Four Canberra childcare workers will face court over allegations of physical abuse on children as young as one.
It is understood police are also considering laying charges of failing to report against a fifth staff member of the northside centre.
The four staff members were this week issued with summons, and will appear in the ACT Magistrates Court in November.
Three of the workers will face a combined 13 allegations of assault dating back to 2014.
It is unknown what charges the fourth former staff member will face.
It is understood that the staff have been stood down or left the organisation since the alleged abuse.
Ben Aulich and Associates partner Peter Woodhouse, who is defending three of the staff members, indicated his clients would fight the charges in court.
"My clients continue to deny any wrongdoing," Mr Woodhouse said.
"They will be entering pleas of not guilty when their matters are first before the court in November, and defending them vigorously.
"It is inappropriate to comment further at this time."
Reports staff members at Northside Community Services' Civic Early Childhood Centre used excessive physical force on children in their care surfaced in April this year, one year after the abuse is believed to have happened.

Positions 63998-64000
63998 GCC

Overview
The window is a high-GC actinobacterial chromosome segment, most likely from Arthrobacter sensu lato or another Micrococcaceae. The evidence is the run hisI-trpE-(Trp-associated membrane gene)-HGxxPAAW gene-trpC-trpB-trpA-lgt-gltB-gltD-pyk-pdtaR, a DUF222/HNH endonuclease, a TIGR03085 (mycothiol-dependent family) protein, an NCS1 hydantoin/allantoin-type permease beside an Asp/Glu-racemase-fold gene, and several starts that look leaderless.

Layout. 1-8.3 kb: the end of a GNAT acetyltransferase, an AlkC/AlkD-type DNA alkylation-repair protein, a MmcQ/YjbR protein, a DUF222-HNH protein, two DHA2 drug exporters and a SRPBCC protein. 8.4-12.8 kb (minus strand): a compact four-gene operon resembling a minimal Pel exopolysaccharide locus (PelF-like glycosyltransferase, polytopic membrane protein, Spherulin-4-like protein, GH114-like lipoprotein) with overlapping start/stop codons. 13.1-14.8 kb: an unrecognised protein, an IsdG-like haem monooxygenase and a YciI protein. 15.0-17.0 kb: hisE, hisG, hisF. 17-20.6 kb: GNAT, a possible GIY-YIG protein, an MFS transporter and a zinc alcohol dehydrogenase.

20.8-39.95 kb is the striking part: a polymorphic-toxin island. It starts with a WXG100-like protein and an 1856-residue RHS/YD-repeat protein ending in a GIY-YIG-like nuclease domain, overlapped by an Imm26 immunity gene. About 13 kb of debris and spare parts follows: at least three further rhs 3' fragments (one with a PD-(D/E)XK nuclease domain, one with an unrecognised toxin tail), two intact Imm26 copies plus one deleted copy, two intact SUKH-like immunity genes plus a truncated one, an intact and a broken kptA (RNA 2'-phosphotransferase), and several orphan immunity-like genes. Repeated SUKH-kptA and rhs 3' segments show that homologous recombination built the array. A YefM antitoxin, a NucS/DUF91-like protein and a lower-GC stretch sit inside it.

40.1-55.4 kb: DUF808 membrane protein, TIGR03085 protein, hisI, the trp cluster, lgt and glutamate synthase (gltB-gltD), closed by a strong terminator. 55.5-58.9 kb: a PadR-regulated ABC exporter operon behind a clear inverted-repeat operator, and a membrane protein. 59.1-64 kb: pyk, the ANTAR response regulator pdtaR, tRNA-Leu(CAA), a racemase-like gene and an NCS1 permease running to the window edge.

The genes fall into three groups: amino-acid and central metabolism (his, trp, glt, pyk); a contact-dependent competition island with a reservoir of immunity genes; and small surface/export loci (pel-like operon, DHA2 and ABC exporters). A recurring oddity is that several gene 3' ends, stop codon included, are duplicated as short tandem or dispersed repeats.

Last month, an ACT Policing spokesperson confirmed it had launched investigation into the alleged physical abuse of up 20 children aged between one and four years at the centre last year.
The allegations are understood to have come to light when new management took over the centre.
The centre's board said it would commission an independent audit into the accreditation and training of its staff in the near future.
The centre has about 20 staff and up to 70 students.
Last month, the centre's chief executive Simon Rosenberg told media that new centre management took the allegations extremely when they first raised.
He said they immediately contacted police, parents, Care and Protection, and the ACT Education Directorate.
"We've been working very closely with the police and other authorities, we wanted to be as cooperative and open as possible to ensure the investigations happened efficiently and we got to the bottom of the facts," Mr Rosenberg said.
with Katie Burgess